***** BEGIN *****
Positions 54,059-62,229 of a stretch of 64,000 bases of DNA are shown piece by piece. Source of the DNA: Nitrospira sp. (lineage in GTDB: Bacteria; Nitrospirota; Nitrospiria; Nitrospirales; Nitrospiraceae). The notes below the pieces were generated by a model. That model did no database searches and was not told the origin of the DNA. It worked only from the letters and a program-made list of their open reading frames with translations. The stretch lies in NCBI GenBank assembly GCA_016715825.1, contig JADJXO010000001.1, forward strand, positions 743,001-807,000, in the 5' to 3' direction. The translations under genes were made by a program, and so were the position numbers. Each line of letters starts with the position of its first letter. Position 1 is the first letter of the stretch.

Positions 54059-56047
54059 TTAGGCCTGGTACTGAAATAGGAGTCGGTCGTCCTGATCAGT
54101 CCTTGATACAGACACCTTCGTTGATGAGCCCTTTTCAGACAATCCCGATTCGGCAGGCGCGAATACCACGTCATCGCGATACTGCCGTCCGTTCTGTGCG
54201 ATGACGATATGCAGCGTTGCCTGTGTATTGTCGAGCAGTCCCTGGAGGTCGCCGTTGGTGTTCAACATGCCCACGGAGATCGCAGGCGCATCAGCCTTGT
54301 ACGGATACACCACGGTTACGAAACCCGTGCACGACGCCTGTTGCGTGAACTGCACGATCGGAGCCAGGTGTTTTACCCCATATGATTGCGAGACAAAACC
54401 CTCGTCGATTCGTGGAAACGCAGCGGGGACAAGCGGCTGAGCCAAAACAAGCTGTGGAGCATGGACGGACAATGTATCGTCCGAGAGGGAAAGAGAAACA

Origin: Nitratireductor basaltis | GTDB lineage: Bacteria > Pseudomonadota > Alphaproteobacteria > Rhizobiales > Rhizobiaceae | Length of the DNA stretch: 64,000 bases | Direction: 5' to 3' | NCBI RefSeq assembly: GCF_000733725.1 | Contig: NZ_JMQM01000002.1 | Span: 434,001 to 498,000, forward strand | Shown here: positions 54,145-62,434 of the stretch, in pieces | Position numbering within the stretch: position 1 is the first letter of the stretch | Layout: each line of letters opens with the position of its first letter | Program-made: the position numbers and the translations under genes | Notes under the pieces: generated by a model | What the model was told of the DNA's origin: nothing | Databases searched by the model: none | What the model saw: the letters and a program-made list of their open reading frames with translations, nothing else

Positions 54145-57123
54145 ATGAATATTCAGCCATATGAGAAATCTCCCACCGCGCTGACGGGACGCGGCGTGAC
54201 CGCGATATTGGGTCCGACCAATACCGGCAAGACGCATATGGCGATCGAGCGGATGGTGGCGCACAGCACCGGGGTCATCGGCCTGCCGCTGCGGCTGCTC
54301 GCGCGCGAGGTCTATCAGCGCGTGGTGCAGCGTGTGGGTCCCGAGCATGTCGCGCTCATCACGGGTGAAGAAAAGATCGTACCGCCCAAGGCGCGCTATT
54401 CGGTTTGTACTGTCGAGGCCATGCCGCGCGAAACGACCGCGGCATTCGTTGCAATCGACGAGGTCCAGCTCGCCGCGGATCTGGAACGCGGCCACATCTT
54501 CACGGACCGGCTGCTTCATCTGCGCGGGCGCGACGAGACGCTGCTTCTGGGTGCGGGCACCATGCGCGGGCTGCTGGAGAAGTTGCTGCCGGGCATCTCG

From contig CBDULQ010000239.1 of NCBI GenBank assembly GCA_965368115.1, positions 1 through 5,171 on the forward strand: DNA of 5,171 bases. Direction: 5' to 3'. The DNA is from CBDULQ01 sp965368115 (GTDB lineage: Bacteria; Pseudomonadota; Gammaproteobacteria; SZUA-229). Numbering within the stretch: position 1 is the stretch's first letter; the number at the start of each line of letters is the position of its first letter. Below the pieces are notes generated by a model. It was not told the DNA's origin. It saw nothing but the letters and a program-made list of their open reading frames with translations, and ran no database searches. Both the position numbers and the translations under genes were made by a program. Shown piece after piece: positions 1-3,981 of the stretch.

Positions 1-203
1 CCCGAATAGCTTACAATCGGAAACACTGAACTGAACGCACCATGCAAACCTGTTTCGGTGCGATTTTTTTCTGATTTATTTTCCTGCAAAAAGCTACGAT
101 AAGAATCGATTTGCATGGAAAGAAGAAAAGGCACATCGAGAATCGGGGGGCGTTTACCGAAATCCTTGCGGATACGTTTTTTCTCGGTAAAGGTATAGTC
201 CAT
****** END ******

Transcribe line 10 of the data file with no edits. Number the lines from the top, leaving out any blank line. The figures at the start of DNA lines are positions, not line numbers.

54145 ATGAATATTCAGCCATATGAGAAATCTCCCACCGCGCTGACGGGACGCGGCGTGAC